What Is It?
NSCA-ng is a drop-in replacement for NSCA. It provides a client-server pair which makes the command pipe accessible to remote systems. This allows for submitting passive check results, downtimes, and many other commands to Nagios or Icinga. Multiple check results or commands can be submitted in one go, and multiline plugin output is fully supported. NSCA-ng uses TLS encryption and shared-secret authentication with per-client passwords, as well as fine-grained authorization control. It's written in C and should scale very well.
The NSCA-ng client (
send_nsca) accepts all input, command line arguments, and configuration files accepted by the
send_nsca binary provided with the original NSCA package. NSCA clients cannot talk to NSCA-ng servers (nor vice versa), but NSCA and NSCA-ng servers can happily run side by side.
However, if your distribution doesn't provide a package, you can build NSCA-ng from source like this:
The NSCA-ng server then needs to be configured in
/etc/nsca-ng.cfg or (if you installed from source)
/usr/local/etc/ncsa-ng.cfg, see the comments in that file. The NSCA-ng client is configured in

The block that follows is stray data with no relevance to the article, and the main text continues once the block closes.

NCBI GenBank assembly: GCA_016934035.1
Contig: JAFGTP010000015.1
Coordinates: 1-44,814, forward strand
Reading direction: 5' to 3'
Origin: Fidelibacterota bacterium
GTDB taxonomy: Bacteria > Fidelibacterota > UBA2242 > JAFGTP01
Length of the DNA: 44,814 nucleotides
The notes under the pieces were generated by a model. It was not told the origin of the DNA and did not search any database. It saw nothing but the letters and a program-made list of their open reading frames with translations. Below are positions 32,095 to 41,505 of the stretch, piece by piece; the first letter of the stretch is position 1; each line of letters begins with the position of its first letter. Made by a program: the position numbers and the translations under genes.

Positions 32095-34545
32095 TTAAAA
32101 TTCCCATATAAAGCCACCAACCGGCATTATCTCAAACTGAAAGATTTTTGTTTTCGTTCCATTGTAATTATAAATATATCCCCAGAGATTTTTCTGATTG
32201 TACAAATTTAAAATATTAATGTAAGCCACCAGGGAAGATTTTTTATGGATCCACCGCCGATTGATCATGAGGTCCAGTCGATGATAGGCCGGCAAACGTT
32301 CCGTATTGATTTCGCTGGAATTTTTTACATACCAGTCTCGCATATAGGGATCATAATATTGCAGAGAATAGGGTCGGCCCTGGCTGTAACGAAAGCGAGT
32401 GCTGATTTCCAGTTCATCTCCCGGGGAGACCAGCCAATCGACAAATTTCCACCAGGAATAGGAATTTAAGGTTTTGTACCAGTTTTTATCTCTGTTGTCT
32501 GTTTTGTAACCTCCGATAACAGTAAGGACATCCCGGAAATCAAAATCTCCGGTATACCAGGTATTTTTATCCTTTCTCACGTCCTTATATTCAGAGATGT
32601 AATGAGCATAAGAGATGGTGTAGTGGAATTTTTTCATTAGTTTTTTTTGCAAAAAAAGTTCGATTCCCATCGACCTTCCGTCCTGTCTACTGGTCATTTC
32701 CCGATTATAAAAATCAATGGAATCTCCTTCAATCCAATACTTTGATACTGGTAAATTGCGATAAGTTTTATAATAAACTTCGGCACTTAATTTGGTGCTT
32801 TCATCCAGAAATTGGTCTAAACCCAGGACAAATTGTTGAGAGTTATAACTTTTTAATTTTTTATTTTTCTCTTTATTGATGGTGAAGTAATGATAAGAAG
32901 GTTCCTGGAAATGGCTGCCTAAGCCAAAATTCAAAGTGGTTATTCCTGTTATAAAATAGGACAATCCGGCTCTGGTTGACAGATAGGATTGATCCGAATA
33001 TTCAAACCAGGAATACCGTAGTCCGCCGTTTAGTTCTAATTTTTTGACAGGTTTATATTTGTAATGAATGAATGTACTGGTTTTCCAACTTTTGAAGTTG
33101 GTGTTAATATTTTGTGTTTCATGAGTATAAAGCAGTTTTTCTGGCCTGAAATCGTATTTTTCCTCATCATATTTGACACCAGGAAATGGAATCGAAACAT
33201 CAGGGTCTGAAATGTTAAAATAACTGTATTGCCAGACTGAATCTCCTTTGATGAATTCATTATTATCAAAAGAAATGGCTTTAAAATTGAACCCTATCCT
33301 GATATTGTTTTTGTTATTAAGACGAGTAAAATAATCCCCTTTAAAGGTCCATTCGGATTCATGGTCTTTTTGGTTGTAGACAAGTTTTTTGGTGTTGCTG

If you installed the NSCA-ng server from source, you'll want to make sure it's started on boot. An example script for starting and stopping the daemon is provided in the
contrib directory of the source tarball.
Migrating from the Original NSCA
The original NSCA package uses a global password and permits all clients to submit arbitrary check results. If you'd like to start off with such a setup, you could use an
nsca-ng.cfg(5) configuration such as the following:
Existing scripts can then use NSCA-ng's
send_nsca without modification, unless they specify the NSCA port number using the
-p flag. The original NSCA uses port 5667 and NSCA-ng uses port 5668 by default.
A wrapper script such as the following could be used to call standard plugins and transmit the results via NSCA-ng.
Other commands can be submitted like this:
This assumes the server authorized the client to submit such a command, e.g.: